“We’re going to constantly see these hacks into major retailers just to get ahold of card numbers where they can make purchases,” he explains. “I think that’s where the trends will push towards, especially for the United States.”

And Vanderhoof has a similar assessment, saying that many experts are warning merchants that if they fail to upgrade their systems to the EMV technology, fraudsters who used to have many merchant targets to go after to create counterfeit cards are going to have fewer and fewer locations where they’ll be able to use those stolen credentials.

These fraudsters “will seek out those merchants that haven’t upgraded their technology because they know they can still get away with those cards working in those retail settings,” Vanderhoof explains. This will create a greater financial incentive for merchants to upgrade, he adds, as more fraud begins to show up in their stores, and which they are liable for if consumers don’t use EMV-enabled cards.

Despite the limited progress made by merchants, card issuers have done slightly better because replacing cards is a routine aspect of their business. By the end of 2015, 600 million of the 1.1 billion U.S. credit and debit cards in circulation will be EMV-enabled, said William Boger, senior vice president and chief legislative council for the American Bankers Association, at an event hosted by Protect My Data in August. Boger further predicted that card issuers may be able to issue EMV-enabled cards to all U.S. debit and credit card holders by the end of 2017. 

One concern that experts are raising, though, is that most U.S. card issuers are not issuing the more secure chip-and-PIN cards to consumers. Instead, Liz Garner, vice president of Merchant Advisory Group, said at the event with Boger that card issuers are “doing a disservice to the American consumer” and issuing chip-and-signature cards. “That’s a business-driven decision, not a security-driven decision,” she added, as she explained that card issuers are afraid they will lose business because consumers will not use the PIN versions of cards.

Warwick is familiar with this position; card issuers floated that same concern when the United Kingdom was switching to chip-and-PIN cards in 2004. However, he says that refusing the PIN cards or failing to remember PINs hasn’t been a problem for U.K. consumers.

Furthermore, by adopting chip-and-PIN cards, the United Kingdom was better able to combat counterfeit card fraud, because fraudsters could no longer steal cards and forge a signature to complete the transaction process. According to FICO’s research, Warwick says, counterfeit fraud in the United Kingdom dropped to £72 million (approximately US$117 million) in 2006 from £218 million (approximately US$335 million) in 2004 after chip-and-PIN cards were adopted.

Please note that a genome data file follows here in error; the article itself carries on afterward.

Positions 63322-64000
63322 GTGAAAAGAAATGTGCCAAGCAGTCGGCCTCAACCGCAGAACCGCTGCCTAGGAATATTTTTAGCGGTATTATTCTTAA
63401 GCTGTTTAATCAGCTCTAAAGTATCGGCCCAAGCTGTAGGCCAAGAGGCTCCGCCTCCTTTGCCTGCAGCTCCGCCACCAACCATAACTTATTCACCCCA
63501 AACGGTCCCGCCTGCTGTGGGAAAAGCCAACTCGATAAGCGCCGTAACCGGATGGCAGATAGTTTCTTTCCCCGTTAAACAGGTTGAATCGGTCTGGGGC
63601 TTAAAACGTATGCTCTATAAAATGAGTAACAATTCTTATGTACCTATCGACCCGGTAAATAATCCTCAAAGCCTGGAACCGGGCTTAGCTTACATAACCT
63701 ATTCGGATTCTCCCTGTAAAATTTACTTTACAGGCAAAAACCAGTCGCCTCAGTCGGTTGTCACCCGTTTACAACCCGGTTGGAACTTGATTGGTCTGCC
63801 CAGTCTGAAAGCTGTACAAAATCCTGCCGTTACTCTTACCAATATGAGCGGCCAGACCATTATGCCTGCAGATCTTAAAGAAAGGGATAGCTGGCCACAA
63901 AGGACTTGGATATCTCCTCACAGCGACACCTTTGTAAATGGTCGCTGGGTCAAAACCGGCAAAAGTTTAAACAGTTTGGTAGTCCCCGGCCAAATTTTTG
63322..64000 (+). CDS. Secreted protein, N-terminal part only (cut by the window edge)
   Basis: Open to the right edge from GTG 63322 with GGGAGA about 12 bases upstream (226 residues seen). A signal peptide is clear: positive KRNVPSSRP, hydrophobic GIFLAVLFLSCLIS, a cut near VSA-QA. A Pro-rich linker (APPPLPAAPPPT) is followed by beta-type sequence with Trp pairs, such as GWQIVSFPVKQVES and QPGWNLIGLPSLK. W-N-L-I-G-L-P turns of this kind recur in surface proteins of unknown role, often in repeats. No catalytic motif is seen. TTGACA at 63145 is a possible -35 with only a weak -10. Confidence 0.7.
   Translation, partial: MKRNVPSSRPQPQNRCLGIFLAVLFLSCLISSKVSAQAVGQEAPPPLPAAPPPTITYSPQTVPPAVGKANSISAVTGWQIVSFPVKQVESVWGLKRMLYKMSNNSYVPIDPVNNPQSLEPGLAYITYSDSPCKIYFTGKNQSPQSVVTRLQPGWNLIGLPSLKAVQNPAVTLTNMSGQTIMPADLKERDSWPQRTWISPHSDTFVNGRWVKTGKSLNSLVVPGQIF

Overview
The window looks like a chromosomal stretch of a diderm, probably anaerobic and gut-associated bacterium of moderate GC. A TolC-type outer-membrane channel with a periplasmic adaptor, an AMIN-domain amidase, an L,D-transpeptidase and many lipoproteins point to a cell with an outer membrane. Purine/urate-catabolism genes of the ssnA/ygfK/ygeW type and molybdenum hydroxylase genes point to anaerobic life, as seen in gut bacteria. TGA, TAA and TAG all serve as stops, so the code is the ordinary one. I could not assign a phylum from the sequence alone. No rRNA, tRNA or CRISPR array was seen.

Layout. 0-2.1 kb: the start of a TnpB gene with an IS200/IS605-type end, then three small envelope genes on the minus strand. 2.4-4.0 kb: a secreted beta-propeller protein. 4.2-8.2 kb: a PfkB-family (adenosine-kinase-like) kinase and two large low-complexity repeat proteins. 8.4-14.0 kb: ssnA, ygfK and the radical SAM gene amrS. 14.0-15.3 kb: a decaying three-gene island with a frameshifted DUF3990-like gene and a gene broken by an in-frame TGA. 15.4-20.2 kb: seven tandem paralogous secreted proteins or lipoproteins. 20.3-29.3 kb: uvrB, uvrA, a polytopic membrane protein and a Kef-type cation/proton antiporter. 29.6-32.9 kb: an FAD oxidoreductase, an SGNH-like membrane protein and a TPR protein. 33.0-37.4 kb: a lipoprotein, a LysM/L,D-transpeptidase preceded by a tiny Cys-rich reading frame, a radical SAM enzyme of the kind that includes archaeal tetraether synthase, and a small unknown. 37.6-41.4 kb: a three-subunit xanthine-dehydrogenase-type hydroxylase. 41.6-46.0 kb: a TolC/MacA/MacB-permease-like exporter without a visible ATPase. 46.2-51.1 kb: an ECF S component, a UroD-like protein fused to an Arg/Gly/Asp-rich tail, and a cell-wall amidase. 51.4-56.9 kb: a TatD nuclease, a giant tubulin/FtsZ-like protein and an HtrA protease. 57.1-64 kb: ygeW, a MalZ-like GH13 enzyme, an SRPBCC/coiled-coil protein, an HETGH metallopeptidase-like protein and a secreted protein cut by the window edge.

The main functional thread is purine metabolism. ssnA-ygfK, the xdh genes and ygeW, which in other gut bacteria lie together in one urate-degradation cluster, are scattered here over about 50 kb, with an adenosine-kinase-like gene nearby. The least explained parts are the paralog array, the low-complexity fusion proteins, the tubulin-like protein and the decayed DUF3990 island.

The United States will not be as effective in countering this kind of fraud because fraudsters could still steal cards and use them to make purchases. It’s “not really going to be that good for lost and stolen fraud, and it’s not going to be that good if you send the cards out in the post because [fraudsters] could still steal it and use it,” Warwick says.

Another area of concern with the U.S. adoption of EMV is that, unlike in Europe, U.S. ATMs and automated fuel dispensers—self-serve gas station pumps that accept credit and debit cards—were excluded from the liability shift until 2017. This could make them major targets for fraudsters looking to skim cards, Warwick says.

“When you think of how criminals go after money, one was they want the cash so they’d love to have the ATM and the cash,” he explains. “And then they like to compromise card details, and petrol stations or gas pumps—especially the automatic ones—are a nice area for people to compromise and that was happening across Europe.”

FICO also addressed this trend in a recent white paper on EMV card fraud and the rise of skimming in the United States. “The United States has seen an unprecedented increase in attacks on ATMs through skimming,” according to the white paper. “This implies that criminals are making the most of magnetic stripe technology fraud before it becomes far more difficult to get away with in the United States.”

So why has the United States made an exception? “I’d imagine it’s again commercial reasons with the all the petrol stations saying it costs so much to replace these expensive, unmanned petrol terminal pumps,” Warwick says. “So they’ve negotiated an extra couple of years to get all that done. And the same with ATMs, because nothing in this transition is cheap.”